Wednesday, December 3, 2014

Immigration History: Naturalization and Deportation

Previous: The Constitution

Exercising its authority to enact a uniform law of naturalization, Congress passed a naturalization law in 1790 which allowed any white alien over twenty-one to petition for citizenship after two years of residence provided that they had "good moral character." The residency requirement was lengthened to five years in 1795.

Then, in 1798, Congress passed and President John Adams signed the Alien and Sedition Acts. Most known for their attempt to suppress criticism of the government, these acts also had naturalization and immigration implications. Motivated in part by the fear of a war with France, and the increased levels of immigration from France after the French Revolution, these acts increased the residency requirement for citizenship from five to fourteen years. They also permitted the President to order the removal of any alien that the President determined was "dangerous to the peace and safety of the United States" and required all ship commanders, upon arrival at any United States port, to report any aliens on their ships. Finally, in the event of a war, the President was authorized to proclaim that all non-citizen male aliens who were subjects of the hostile government could be "apprehended, restrained, secured and removed, as alien enemies." This last provision remains in effect today at 50 U.S. Code § 21 and was used during World War II against Japanese, German, and Italian nationals.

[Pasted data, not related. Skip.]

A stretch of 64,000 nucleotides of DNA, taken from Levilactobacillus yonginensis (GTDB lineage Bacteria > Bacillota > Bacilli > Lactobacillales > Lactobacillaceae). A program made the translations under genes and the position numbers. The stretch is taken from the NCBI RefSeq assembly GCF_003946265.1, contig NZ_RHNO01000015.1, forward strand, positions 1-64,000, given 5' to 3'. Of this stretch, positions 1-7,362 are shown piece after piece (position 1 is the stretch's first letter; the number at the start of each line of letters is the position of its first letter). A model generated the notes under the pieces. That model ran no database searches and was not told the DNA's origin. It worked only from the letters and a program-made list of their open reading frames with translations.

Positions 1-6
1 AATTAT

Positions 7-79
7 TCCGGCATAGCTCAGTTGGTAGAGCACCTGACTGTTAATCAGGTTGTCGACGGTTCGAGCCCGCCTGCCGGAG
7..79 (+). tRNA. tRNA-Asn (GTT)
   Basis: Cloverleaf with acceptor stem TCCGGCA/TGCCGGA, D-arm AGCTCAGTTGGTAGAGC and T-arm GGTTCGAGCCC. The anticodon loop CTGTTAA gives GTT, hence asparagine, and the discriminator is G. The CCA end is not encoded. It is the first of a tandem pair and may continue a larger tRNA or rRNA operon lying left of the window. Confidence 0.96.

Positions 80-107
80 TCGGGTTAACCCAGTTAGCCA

These laws were immediately unpopular and only loosely enforced and I was unable to find whether any deportations actually took place during this era. Ultimately, many of the more objectionable portions expired.

In 1802, Congress again revised the naturalization requirements, this time moving the residency requirement back down to five years. It also required all aliens who sought citizenship to report  to the clerk of their respective District Court at the time of their migration, who in turn kept a record of all aliens migrating to the jurisdiction. Although many of the details and other requirements have been tinkered with, this five year residency requirement remains in place today at 8 U.S. Code § 1427.

However, during this entire era, there were no federal restrictions on who could enter the country. Instead, such restrictions were left to the states.

Next: State Based Policies
Related Posts Plugin for WordPress, Blogger...